|Newspaper Title||Southern Argus (Port Elliot, SA : 1866 - 1954)|
|Trove Title||The Kennises|
( Written expressly for the Sovtfurn Argus )
[By Godfrey Egeemont.]
I' ? ? Chapter I.
Kehnistoa on the Mtairay— every- body ;;kirows it I a thrhgiDg township calledi after Captain Kermis, the. sheep - farmer, ftnd originally but . a rough ?wharf wherefrom he shipped his station produce.-- Captain Kermis lout his wife
?when ? his daughter Helen was bat a little -girl. This may have hastened a long-expressed resolve-rr-anyhow he sold oat of the army, 'and, with the pro ceeds of his commission; and all moneys belonging to him, took the first 'Bhip for Australia, buying a sheep run on the river. The homestead lay; farther back-^-a . . -large, straggling, : verandah surrounded house, rooms enough to 'lose oneself in, yet a very plelaSant habita tion ^en^ Helen' feenniSjjati? years of age, left'.. bsarding -school.; And ..became her father's hoaeekeeperv j'--i v- : -.a- HeJ^n, at that time, could claim little positive 'b'eauty-^-too; much; angularity, and a. general' undecidedness of figure, whiclugaye promwe only ^ tteinStiatpd, and mjgh'tpr might notoievelop intp grace and elegance in. ? ' the sweet by and hy. ' She won- all hearts, JhoWe*ieiy :-jua:. the possessor' of a very ' ioh'^'intfi, '3e£.P grey eyes, ,.«nd. an exceed,fngly, sweet vand good-natured expression of countenance. The old -Captain thought that nothing could be better, while Sam Tyrrell, his neighbour's son, was desperately smit ten from the first, and vowed, though yet unbearded, to marry her— if she would have him— ?JL wise Qualification.
It was at the period indicated that Harry Kennis arrived from England. His father and the captain were cousins, therefore he was Helen's second consin. Having been early bereft of parents he -had been educated at the expense of a rich old maiden aunt, Miss Martha Mayrick, his mother's sister, who, finding he was doing, no good in England packed him off to his relative in Australia Tvith a i£1000 in his pocket, a gilt-edged bible, and the parting information that she had made a ;Will in her nephew's favour. * A £1000 means all the money I can spare, dear Harry, as the estate is large and needs many improvements at present, which drain my pocket now but' will be all the better for you eventually; yet, I hear,' she said, * I hear that you can pick up nuggets of gold along the town streets in Australia, so that with .£1000 at your banker's, for ja stavt you will not do so badly.'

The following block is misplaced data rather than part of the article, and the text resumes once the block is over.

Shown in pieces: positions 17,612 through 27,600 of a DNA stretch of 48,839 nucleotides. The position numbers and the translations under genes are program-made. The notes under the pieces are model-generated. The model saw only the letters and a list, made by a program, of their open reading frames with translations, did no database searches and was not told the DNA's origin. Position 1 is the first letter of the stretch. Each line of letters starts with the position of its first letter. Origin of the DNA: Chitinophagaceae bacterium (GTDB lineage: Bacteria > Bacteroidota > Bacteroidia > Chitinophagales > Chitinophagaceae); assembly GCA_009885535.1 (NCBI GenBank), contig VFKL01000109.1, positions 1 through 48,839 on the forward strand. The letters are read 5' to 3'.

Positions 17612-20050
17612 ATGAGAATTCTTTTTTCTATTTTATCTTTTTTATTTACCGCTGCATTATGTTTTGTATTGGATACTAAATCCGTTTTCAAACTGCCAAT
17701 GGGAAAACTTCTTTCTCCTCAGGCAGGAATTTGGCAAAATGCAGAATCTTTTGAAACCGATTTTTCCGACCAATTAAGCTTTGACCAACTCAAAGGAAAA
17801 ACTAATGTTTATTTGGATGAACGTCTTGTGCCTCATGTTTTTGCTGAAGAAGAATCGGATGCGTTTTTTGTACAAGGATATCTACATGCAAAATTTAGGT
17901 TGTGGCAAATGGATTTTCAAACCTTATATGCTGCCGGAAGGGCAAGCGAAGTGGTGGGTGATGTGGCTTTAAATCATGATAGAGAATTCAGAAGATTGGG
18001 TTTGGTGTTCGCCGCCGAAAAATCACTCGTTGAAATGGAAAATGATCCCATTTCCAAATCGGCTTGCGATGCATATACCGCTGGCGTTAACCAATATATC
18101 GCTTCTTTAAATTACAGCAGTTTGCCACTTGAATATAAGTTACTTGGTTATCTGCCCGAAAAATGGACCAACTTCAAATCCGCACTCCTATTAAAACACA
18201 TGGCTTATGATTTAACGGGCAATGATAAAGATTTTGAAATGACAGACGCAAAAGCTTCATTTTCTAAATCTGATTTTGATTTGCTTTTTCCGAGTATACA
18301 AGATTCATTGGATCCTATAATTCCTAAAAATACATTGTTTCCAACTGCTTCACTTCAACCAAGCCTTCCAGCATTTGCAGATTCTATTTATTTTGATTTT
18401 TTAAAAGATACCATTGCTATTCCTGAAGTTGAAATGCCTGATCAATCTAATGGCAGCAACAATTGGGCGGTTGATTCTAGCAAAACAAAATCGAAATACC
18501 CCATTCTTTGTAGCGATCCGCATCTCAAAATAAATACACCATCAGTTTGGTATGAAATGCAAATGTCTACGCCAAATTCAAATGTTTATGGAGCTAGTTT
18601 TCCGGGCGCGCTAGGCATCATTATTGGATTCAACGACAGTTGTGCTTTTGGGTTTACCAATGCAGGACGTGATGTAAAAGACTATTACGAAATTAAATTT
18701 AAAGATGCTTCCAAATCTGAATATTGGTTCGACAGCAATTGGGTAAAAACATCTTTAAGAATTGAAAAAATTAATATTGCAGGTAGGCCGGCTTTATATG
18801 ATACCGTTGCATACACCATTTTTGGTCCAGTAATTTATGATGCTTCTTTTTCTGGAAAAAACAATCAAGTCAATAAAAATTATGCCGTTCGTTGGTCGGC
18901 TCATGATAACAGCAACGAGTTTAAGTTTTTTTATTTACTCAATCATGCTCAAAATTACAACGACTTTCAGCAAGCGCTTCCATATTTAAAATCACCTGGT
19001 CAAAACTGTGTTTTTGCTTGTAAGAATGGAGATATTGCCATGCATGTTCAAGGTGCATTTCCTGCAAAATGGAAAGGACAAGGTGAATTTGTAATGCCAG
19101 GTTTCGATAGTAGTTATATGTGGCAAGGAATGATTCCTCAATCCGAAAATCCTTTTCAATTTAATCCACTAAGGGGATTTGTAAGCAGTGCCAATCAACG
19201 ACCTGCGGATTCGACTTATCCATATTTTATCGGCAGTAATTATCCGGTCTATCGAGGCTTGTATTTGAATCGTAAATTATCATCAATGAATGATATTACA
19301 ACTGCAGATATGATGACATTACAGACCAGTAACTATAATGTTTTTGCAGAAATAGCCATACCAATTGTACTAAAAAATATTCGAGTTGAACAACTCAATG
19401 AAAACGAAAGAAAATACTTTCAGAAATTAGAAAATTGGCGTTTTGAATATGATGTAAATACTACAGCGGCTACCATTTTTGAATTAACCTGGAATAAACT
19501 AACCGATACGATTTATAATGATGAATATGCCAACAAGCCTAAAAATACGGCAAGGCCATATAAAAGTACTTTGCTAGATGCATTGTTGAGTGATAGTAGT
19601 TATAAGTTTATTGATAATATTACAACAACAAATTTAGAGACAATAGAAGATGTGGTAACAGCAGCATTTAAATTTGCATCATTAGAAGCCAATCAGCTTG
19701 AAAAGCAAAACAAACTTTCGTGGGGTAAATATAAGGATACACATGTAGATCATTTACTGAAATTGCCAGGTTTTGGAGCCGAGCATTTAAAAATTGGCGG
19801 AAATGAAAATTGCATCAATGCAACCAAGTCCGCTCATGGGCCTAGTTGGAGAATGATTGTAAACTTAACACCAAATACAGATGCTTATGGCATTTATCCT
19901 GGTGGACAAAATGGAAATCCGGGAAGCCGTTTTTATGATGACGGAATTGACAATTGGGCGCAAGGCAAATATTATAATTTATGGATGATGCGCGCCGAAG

A magnificent figure indeed he pre sented to the captain- and Helen on his arrival at Kenniston, attired in faultless habiliments of the latest fashion. It would be useless to- disguise the fact that he had been for some weeks in Mel bourne, and stayed there long enough to make a hole in his .£1000. Captain Kennis welcomed and entertained him royally, and Harry had a pleasant time »t the station, enjoying the great change immensely, captivating all bands by his dare devil riding and genial disposition, and the women about by his dandy finery and. good looks. ; Later on he fell into local custom and £revr a beard, which,. of course, increased his hand some appearance. Stoutly built and strong, though healthily lean, Harry delighted in all .manly exercises, and as an accomplished horseman was, not to be beaten by Ihe best uushman near. The old country's rosy tints soon left his cheeks and gave way to an Australian brownness j his gay apparel was by degrees discarded for more appropriate attire, but, withal, one characteristic re mained — there, was no: mistaking him for any thins .but a .gentleman. .
Cast in a very diffeient mould was Mr. John Cremer, attorney and agent, who had selected Kenniston .as a place of residence ;. or, in other words, the young colonial lawyer, .'-? finding Kennistoniaus plunderage, had opened business and settled in their township. Rather tall,' sallow-countenanced, nar row-shoulderedj-black-eyed, dark-haired, with a trick of n'-ver looking you in the face when talking, was Mr. John Cremer — harmless, possibly, if working for^ a master in a narrow groove, but dangerous where no fettf r could be im posed sa ve his own sense ; of right or wrong, his own honesty or conscious ness. Dangerous to those who might trust his quick, shifty glance ; the pro fessional wrinkles put on blandly to do duty for a smile, and the overpersua sive voice, which conld glibly giwe fifty reasons in favor of any action or fifty reasons against if. An ambitious crafty rogue was Mr. John Cremer, who found it to' his interests to scrape acquain tance with Harry Kennis. He praised Harry's horses, bis riding, his shooting, his looks, his.judgment, and his friends to his face, but cursed him under his breath for, an empty-headed, cenceited young fooh ?Well, Harry', eaid the Captain one morning to that person, who waa getting rather tired of Kenniston, ' Well, Harry, my boy, wh»t are your plans ?. Helen told me you had - something in' view.' ? Helen told you?' returned Harry sur prised, that the' little brown girl should find his affairs interesting enough to talk about. ? Sam Tyrrel mentioned it comiog from church', savs she, rather flushed, 4 and I told Paoa »
4 The fact is', explained our young Englishman, ' Sam did say something about a share in a station not far from Adelaide, which he thinks may be had for a few hundreds, and I thought it would be best to go and have a look. I don't suppose ic's much, but it will do for a start.' To le continued in our next.